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HR director discusses how to keep up with an evolving workforce

By Jack Campbell | |5 minute read

The future of work may be unpredictable, especially after coming through the pandemic and now an artificial intelligence (AI) revolution.

However, there are trends that employers should be keeping an eye on and addressing if they are to stay ahead during times of change.

Melissa Bowden, Workday’s senior HR director for APAC and Japan, joined The HR Leader to discuss the future of work and how to properly harness change.


HR Leader: “What do you think are the biggest things that are going to impact businesses going forward?”

Ms Bowden: “We are shifting to a skills-based economy, and if you are not on the train, quickly get onto it. We know that the global talent workforce is not going to keep pace in terms of the skills to the needs of the future.”

“Technology is part of that ... Let’s say you have a workforce of 5,000 people. And you are able to capture, what are the skills of those 5,000 people? So that gives you this skills cloud,” Ms Bowden said.

“That skills gap, this is where we in HR get laser-focused. How do we reskill and upskill our talent because we want to retain them? So that whole skills-based economy is critically important for us. AI and machine learning are critical to that.”

She added: “AI machine learning is really then informing and helping individuals define their career, and it helps managers facilitate the conversation … You need a good technology platform of some description if you think about what we’ve gone through with the pandemic and figuring out where all your employees are.”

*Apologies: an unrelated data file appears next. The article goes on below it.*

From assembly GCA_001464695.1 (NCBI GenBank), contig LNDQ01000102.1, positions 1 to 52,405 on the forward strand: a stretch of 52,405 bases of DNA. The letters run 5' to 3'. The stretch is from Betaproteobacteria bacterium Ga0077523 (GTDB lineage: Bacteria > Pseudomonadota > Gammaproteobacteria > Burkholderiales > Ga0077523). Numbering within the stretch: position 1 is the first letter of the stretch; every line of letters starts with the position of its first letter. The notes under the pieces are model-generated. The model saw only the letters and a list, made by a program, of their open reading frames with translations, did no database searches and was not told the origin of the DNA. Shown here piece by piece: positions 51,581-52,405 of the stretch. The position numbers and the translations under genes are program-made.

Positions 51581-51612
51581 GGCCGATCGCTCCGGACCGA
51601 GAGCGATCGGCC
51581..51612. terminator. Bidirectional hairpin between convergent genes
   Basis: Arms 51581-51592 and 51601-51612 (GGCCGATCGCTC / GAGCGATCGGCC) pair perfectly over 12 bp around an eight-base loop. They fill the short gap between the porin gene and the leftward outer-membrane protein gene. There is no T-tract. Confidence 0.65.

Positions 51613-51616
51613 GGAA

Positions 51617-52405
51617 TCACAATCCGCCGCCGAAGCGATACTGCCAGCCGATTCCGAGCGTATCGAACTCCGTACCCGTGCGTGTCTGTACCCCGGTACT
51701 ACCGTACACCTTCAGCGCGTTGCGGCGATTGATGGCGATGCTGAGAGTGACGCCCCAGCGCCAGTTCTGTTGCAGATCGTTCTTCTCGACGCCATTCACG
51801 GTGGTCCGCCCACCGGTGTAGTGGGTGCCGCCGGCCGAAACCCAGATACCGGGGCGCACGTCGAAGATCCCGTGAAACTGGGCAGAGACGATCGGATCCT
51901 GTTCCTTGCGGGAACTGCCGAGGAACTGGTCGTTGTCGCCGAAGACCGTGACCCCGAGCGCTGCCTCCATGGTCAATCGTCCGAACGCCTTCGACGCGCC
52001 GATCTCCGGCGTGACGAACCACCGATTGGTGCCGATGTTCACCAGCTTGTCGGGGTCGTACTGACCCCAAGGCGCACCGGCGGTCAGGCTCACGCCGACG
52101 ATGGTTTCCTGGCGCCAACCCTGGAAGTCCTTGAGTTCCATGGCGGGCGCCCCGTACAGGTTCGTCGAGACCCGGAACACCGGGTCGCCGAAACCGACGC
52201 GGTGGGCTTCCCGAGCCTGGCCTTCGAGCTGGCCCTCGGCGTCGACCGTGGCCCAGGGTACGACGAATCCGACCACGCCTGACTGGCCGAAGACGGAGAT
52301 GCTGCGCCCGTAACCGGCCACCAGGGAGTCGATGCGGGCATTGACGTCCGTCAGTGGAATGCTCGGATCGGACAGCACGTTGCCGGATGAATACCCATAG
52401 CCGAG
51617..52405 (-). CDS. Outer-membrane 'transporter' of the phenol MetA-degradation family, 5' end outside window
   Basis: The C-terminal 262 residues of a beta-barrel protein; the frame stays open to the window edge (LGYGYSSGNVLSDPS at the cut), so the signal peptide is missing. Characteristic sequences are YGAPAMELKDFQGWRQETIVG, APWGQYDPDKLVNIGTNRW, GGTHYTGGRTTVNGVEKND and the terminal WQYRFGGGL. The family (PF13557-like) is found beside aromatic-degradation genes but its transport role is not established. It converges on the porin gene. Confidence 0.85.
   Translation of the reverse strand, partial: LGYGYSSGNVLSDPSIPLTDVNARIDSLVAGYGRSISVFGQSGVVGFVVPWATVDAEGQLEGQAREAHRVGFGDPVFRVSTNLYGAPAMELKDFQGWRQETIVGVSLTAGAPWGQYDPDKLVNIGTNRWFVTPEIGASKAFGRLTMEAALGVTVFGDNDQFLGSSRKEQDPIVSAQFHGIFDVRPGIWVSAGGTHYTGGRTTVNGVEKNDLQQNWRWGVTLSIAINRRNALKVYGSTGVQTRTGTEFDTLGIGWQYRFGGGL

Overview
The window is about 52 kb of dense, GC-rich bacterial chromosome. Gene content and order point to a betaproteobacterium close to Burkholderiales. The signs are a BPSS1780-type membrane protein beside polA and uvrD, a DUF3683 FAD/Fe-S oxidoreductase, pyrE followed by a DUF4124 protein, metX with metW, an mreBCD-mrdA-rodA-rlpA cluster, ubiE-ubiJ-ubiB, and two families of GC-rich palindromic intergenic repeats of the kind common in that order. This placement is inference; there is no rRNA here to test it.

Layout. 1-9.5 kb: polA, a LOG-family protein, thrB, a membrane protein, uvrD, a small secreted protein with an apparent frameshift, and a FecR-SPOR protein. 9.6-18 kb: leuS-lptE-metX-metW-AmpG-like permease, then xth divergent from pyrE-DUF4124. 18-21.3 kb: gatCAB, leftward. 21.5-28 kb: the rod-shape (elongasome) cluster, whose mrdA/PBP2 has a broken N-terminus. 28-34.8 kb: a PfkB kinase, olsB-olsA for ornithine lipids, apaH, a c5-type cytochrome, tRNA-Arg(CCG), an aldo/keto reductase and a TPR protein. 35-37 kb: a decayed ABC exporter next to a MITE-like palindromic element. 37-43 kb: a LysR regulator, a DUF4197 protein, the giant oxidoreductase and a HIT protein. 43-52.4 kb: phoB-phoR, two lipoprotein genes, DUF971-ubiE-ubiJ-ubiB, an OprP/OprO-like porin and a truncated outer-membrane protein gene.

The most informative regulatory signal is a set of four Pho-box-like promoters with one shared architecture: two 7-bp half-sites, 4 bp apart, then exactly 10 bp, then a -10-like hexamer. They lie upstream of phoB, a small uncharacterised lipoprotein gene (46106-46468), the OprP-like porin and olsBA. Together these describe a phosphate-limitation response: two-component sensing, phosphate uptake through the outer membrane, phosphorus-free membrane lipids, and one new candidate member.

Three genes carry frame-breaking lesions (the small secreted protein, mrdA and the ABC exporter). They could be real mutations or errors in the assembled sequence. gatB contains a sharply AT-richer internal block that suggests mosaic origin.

HR Leader: “How can employers properly utilise this evolution?”

Ms Bowden: “It’s the access to real data and timely data. So, we are thinking about HR, payroll, and finance. The ability of that interlock is critically important and really supports. It’s phenomenal in workforce planning and a whole myriad of things.”

“The other one for me, we’ve touched on the whole skills-based economy. And if you want to understand what skills your workforce has, you need tech to be able to do that.”

Ms Bowden continued: “This is something that is critically important … because it’s changing the way that we are used to recruiting and thinking and opening up the talent pool of skills and assessing those skills to be successful in the role.

“So, it’s taking away from, ‘You worked at this organisation and that organisation,’ or, ‘You went to this school,’ or, ‘We need you at grad’. It’s like we’re blowing it up. We’re really disrupting it.”

“There’s a whole lot of pilots going on within our own organisation around the development of skills and reskilling and upskilling, but now we are tackling it from a hiring perspective. So, it’s a bit of a watch and learn. We are going through this as everyone else is. I’m just grateful we’ve got the tech to help us to do that.”

The transcript of this podcast episode, when quoted above, was slightly edited for publishing purposes. The full audio conversation with Melissa Bowden on 12 April is below, and the original podcast article can be found here.




The term "workforce" or "labour force" refers to the group of people who are either employed or unemployed.

Jack Campbell

Jack Campbell

Jack is the editor at HR Leader.